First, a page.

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Picking the Fugues

Hello Friends of Phoenix!

My  name is Jesse Christeson, and when I'm not busy playing cello, you can find me here as editor-in-chief of Phoenix: The Blog. As we build toward our dynamic upcoming subscription show on 2/28, called The Art of Rhythm, you can come here to find behind-the-music stories, insights, and interviews which will (I hope) enhance your listening experience! In keeping with the Phoenix mission, we'll continue trying to de-mystify the appreciation of classical music.

The title of The Art of Rhythm is inspired by a J.S. Bach masterpiece which we are partially featuring - The Art of Fugue - so I reached out to Music Director Matt Szymanski to ask: Why this piece? Why these particular selections? Is there anything special about this performance that our audience can anticipate? He gave me the story of the decision-making process, which I've related below.

Cheers,
Jesse


The Missing Piece

For the longest time, something was missing from the program for Phoenix’s planned Season 4 subscription concert, called The Art of Rhythm. We were incredibly privileged to be featuring Maria Finkelmeier and the world premier of her Daft & Gritty for Chamber Orchestra. We were also pumped about the other contemporary music we’d picked to go along with it. Jason Treuting’s Extremes is a dream opener for any concert featuring percussion, Anna Clyne’s A Wonderful Day is a beautiful interlude to calm things down, we’d always wanted to play Robert Honstein’s Conduit, and Clint Needham’s Urban Sprawl was just THE perfect piece to end a show like this with a bang. But we needed another musical something to tie it all together.

So we wondered, since the program had so much new music (for an orchestra show), maybe we could mix in something older for perspective. The instrumentation we’re using for this concert is pretty unusual, though, so finding something already written for our forces by Beethoven or Mozart wasn’t going to happen. We needed a piece we could make our own. Admittedly we also wanted something that wasn’t going to be a major hassle to work with (knowing that we had plenty of prep work on our plate, already!). And it still needed to feature rhythm as a central point of interest……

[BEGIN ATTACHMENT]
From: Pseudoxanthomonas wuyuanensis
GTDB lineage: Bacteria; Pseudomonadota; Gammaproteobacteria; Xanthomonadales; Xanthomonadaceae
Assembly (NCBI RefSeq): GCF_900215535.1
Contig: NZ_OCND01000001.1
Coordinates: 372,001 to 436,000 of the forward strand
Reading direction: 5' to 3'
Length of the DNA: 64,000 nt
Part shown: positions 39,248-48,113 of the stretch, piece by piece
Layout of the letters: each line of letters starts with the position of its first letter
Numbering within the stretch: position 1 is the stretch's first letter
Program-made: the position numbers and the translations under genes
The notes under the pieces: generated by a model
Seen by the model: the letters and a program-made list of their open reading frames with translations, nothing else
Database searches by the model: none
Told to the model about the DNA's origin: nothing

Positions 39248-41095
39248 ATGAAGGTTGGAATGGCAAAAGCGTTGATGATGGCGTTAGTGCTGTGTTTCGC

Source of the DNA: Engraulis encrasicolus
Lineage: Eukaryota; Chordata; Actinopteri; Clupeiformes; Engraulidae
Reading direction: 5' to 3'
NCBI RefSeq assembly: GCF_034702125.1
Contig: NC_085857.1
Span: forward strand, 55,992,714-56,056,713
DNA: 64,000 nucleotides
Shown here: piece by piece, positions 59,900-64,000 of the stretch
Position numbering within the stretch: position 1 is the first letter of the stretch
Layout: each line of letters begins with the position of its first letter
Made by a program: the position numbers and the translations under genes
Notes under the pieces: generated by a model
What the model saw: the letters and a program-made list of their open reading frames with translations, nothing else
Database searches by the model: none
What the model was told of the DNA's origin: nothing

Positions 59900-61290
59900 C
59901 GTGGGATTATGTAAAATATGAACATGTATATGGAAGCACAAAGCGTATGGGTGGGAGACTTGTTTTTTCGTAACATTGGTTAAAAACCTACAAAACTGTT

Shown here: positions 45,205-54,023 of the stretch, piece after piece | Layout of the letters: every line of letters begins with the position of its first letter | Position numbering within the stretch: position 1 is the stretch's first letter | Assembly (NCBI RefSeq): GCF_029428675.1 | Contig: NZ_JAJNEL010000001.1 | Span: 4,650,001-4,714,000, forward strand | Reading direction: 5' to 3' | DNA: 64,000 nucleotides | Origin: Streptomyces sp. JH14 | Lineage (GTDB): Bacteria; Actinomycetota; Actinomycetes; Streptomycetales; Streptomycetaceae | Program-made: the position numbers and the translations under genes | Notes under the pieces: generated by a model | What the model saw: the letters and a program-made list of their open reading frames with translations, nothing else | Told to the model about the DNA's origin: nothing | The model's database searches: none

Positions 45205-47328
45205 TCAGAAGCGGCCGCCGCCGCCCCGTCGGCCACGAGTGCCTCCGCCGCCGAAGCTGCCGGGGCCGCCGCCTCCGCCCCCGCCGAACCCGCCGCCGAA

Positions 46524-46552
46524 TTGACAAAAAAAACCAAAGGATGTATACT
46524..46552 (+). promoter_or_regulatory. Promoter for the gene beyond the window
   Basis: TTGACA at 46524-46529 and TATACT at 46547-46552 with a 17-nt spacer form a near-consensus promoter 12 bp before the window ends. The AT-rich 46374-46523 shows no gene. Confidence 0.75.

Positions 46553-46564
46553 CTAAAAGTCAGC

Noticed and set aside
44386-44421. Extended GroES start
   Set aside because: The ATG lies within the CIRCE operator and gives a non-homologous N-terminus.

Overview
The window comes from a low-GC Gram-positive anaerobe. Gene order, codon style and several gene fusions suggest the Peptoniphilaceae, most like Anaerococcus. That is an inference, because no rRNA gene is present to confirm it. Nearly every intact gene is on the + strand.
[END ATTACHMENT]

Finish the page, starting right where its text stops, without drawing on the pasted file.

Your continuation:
Johann Sebastian Bach

Johann Sebastian Bach

Then: boom. Bach’s The Art of Fugue became an obvious choice. It’s a famous example of what makes Bach such a beloved composer - Bach is, perhaps first and foremost, the master of the fugue, and The Art of Fugue is widely considered to be his highest achievement in that field. Even better? It wasn’t really written for any particular instrument. That’s right, Bach’s Art of Fugue is literally just four lines of music that sound great together. It wasn’t written for piano or organ or string quartet, it was written for… well, whatever you want it to be written for!

One minor issue, though: Art of Fugue has 18 movements, and it’s like an hour long. We only needed about 20 minutes of music. SO we decided to pick 5 movements that could show off Bach’s genius ‘the most’ for our audience. Of course that isn’t actually possible, but we decided on some that, we felt, highlighted the truly awe-inspiring aspects of the masterpiece.


Picking and Choosing

The 1st movement was a clear launching point. It provides an introduction to the form of fugue, and establishes the ‘subject’ (primary melody) that serves as the center of basically everything in The Art of Fugue. A natural accompaniment to this was the 3rd movement, where Bach flips the subject upside down and then writes another relatively straightforward fugue. It’s a simple compositional device, but by flipping the subject upside down (called ‘inversion’), Bach starts to unleash his toolbox of tricks, allowing us a peek down this musical rabbit hole.

The legendary Glenn Gould performs the first section of Bach's Art of Fugue

[I’m taking a moment here to note that I’m using the word ‘simple,’ and by which I mean simple for BACH. All of this is beyond what I could expect to be able to do if I spent 200 years studying *only* fugue writing, even forsaking meals and bathing....]